By every objective measure, Alyssa Valdivia is a very good high school wrestler.

As a 116-pound freshman at Frontier High School two seasons ago, Valdivia compiled a 35-3 record en route to a third-place finish at the state tournament. Her lone state defeat came to Rory Coscia, a Modesto-Enochs senior who won her second straight state title by the end of that weekend.

After missing last year with an ankle injury, Valdivia has returned even stronger in her junior season, compiling a 34-0 record as the Titans' 106-pound wrestler. This includes a dominant run at last week's Central Section Masters Tournament, where she won all four of her matches by pinfall.

In a sport where success is so heavily predicated on one-on-one dominance, you'd imagine Valdivia would have developed a high level of confidence in her abilities.

You'd be mistaken, however.

"I've never thought I was good," she said. "Still today I don't think I'm good at all."

So how does someone with a 69-3 high school record have such a high degree of self-doubt?

"I don't have a lot of self-confidence," Valdivia said. "I don't think highly of myself (the way) everyone else does. People can say one thing, but I just think another."

Many of the people she's referencing are expecting big things from Valdivia this weekend. She enters the 2020 state tournament, which begins at 9 a.m. at Mechanics Bank Arena in Bakersfield Thursday, as the top seed in her class.

And while she is incredibly critical of her abilities in conversation, Valdivia, a somewhat skittish interview who answers several questions through nervous laughter, says she's a different person on the mat, insisting all negative thoughts disappear when a match begins.

"Once I step on the mat and shake hands with my opponent, everything just leaves my head and I just go out there and wrestle as hard as I can," she said. "I try not to get too much in my head before the match and if I do, it's all gone within five seconds."

She credits much of her improved in-match mentality to Titans coach Brett Clark, who admits it's been challenging at times convincing Valdivia that she's talented enough to compete with anyone.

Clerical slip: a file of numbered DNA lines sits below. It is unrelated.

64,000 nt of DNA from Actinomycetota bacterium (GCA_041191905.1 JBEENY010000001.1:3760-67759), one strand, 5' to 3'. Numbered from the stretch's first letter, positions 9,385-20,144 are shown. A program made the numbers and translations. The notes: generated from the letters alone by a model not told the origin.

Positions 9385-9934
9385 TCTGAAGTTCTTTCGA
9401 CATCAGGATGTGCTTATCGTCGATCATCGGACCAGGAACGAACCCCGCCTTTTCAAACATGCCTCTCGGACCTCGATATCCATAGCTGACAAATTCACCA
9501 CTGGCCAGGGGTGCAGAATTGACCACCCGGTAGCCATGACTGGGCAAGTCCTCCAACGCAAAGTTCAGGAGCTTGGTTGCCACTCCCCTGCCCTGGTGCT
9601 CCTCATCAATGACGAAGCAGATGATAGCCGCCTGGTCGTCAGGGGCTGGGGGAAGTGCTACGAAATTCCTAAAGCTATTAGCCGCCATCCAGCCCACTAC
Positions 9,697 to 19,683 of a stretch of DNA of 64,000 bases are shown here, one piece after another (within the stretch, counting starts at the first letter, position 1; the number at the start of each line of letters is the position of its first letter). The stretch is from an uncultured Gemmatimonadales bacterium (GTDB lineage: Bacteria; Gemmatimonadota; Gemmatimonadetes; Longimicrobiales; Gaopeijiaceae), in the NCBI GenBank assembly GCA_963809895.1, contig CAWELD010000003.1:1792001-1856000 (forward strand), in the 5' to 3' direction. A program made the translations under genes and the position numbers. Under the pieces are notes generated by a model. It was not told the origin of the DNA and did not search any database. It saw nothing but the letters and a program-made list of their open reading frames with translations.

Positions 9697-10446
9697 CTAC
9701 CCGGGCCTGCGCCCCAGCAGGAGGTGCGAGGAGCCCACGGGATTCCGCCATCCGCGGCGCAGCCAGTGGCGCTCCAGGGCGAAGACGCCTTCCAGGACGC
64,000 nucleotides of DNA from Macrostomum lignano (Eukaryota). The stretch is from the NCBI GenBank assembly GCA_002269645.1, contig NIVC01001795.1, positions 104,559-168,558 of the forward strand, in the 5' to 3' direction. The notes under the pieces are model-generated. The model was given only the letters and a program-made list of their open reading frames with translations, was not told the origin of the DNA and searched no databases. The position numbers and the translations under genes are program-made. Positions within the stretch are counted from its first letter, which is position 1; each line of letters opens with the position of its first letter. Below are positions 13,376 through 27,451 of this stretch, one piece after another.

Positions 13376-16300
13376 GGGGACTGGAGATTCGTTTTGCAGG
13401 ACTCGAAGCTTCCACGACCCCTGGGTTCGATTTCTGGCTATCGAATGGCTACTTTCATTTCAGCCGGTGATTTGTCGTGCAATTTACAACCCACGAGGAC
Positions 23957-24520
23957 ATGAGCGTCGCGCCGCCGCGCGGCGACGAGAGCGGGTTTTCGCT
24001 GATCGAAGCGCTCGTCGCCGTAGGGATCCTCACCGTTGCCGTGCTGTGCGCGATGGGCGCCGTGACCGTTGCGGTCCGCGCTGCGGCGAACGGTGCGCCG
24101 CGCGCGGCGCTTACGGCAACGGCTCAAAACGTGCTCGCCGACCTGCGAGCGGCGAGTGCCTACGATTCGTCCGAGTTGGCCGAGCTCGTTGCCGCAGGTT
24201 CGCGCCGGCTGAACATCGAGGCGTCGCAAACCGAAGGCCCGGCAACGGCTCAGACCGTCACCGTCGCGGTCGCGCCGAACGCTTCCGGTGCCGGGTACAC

"We have our positivity talks before matches," Clark said. "I just try to reassure her she's really good. She kind of gets in that mindset where she doesn't know if she's going win all the time when she's clearly better than the girls (she's facing)."

Valdivia's mental resolve was tested in a different way during a difficult sophomore season, which ended before it even began.

Wrestling in a summer tournament in Texas, she came down awkwardly on her right ankle and was unable to finish the match. A trip to the doctor revealed multiple torn ligaments that put her on crutches for several weeks.

Attempting to return for the start of the high school season, Valdivia says the ankle simply never felt right, which forced her to make the difficult decision to shut herself down.

"It was horrible," she said. "I did not want to be off the mat, but I'd rather have gotten better than messed it up again doing something stupid."

When the Titans opened their 2019-20 offseason program, Valdivia said it still took awhile to feel like herself. Pestered by a voice in her head saying "Don't hurt yourself," she admits she spent the first month of the season attempting to get comfortable on the mat again.

Eventually though, she returned to full strength, which has been bad news to her competition. And with a perfect season within reach, her coach believes Valdivia is about to solidify herself as the top 106-pound high school girls wrestler in California.

"I think she's the best in the state at that weight," Clark said. "There are some girls who will challenge her but...if she's on, I don't think anybody beats her."

Valdivia is at least cautiously optimistic that a state title would help to silence her biggest critic.

"Maybe if I won state this year, I would maybe think I'm good enough to keep up with everybody else," she said.

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